Every year used to bring the dreaded thump on the doorstep of a lengthy tax form to return. Nowadays, the annual chore takes less time and provokes less irritability: you go online to see the government’s proposal for how much tax it calculates you owe, based on its various data sources. You can amend it if you disagree, or accept it with a single click.
That’s just one example, from my home country of Norway, of how technology can make citizens feel better about their interactions with the state. But how deep is the potential for digital tools to transform the relationship between government and the governed?
Governments need to fundamentally rethink how they interact with citizens in an age when new technologies are radically changing demands and expectations. A decade ago, we would write letters and be satisfied if we got a reply within a month; now we expect responses to emails within a day, and to tweets within an hour.
Every country has a sizeable population of highly educated citizens who have become used to being able to find information and complete transactions online. When you never need to visit a bank branch, you start to resent having to visit a government office.
Governments need to understand that the expectations of netizens pose a challenge for them, but also present an opportunity to address the crisis of declining levels of trust.
Trust matters for many reasons, not least because it oils the machinery of society; when citizens don’t trust their government, it becomes harder for government to serve its citizens. Opinion polls in Europe and America tell a consistent story: trust in government takes time to build yet can break down quickly, and has been declining sharply for more than a decade.
It is no accident that trust has declined alongside fast-growing inequality, threatening the social contract. In the same way that a married couple needs constantly to redefine their mutual responsibilities as their circumstances change, the social contract can never be taken for granted. If we don’t make the effort to keep it alive, it will break.
One way for governments to earn the trust of their citizens is by serving them better. Japan’s Open Government Data Strategy is one example of how government is exploring, often through public-private collaboration, the possibility of improving public services by applying “big data” techniques to the information the government holds about its citizens. Dubai’s Smart City initiative exemplifies how several governments are trying to create a virtual “one-stop shop” for interactions which might previously have required visits to various different offices.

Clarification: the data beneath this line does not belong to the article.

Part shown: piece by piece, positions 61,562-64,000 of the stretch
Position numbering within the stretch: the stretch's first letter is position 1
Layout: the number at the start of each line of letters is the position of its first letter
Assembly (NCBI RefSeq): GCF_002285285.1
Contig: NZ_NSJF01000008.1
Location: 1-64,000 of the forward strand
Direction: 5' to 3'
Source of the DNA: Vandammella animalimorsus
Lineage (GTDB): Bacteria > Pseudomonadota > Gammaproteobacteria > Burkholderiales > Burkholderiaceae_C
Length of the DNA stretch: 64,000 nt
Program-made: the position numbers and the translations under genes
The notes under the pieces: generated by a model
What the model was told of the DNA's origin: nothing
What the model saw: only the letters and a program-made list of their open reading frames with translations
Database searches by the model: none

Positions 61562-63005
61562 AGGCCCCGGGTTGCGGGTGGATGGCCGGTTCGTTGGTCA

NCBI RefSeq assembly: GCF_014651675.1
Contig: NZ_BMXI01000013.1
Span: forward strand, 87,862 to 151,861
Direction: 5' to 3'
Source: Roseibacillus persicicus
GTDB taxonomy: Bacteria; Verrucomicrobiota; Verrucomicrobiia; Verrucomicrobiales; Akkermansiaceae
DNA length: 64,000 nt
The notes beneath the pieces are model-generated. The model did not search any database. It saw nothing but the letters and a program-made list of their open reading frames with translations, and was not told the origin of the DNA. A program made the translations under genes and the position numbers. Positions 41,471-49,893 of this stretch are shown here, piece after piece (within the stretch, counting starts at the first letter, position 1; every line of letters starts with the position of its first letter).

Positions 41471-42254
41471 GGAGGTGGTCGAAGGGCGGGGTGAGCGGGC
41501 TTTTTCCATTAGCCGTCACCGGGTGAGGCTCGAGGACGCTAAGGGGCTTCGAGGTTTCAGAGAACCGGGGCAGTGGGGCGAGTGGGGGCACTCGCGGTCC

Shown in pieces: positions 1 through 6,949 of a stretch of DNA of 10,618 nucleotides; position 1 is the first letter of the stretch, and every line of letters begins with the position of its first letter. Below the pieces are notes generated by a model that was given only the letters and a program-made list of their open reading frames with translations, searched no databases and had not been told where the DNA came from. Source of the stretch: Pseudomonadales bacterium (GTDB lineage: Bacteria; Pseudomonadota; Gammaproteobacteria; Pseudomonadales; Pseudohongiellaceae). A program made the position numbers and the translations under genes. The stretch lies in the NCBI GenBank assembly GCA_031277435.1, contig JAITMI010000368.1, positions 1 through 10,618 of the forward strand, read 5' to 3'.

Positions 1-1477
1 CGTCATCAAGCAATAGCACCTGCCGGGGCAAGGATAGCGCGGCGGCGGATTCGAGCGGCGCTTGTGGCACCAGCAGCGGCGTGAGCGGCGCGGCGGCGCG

In some countries, the ability to file taxes online – or order a passport, or register a new company – may be simply a matter of reduced inconvenience. In other countries, however, digitizing standard procedures can have a profound cultural impact: it makes it harder for civil servants to insert themselves into the process with demands for discretionary payments.
In India, for example, the state government of Karnataka digitized the land ownership records which rural farmers need to access bank loans. Under the old system, farmers had to wait up to a month for their document requests to be processed, and two-thirds reported bribing a local official; in the computerized kiosks the state has set up to access to digital records, most people get their documents in under ten minutes and the bribery rate has dropped to 3%.
The shift from paper to digital communication has far-reaching implications for transparency. Now that everyone in government communicates electronically, it becomes easier logistically to give citizens access to the same information available to ministers. In Norway, a searchable public database allows citizens to search metadata – such as date, title and author – of millions of documents sent to or from or even inside over a hundred government departments, and to request the full versions. The government can refuse only if it has a very good reason and the refusal can be challenged.
After events like the Iraq war, citizens no longer necessarily believe everything governments tell them when they lay claim to special information. Open data gives governments the opportunity to rebuild trust by creating a more horizontal relationship with citizens, and propose priorities based on information which everyone can see.
Of course, technology brings risks as well as opportunities: a government can undermine rather than build trust through its use of digital tools in an overly intrusive way, as recent cases have illustrated. How technology is applied will be the central question in the choice between building effective, transparent and responsive governments vs the dystopia of an “electronic 1984” where big data is used as a tool for repression.
The World Economic Forum’s Future of Government Smart Toolbox report is published today.
Author: Espen Barth Eide is Managing Director and Member of the Managing Board of the World Economic Forum.
Image: A man walks out of a subway station in Shanghai. REUTERS/Carlos Barria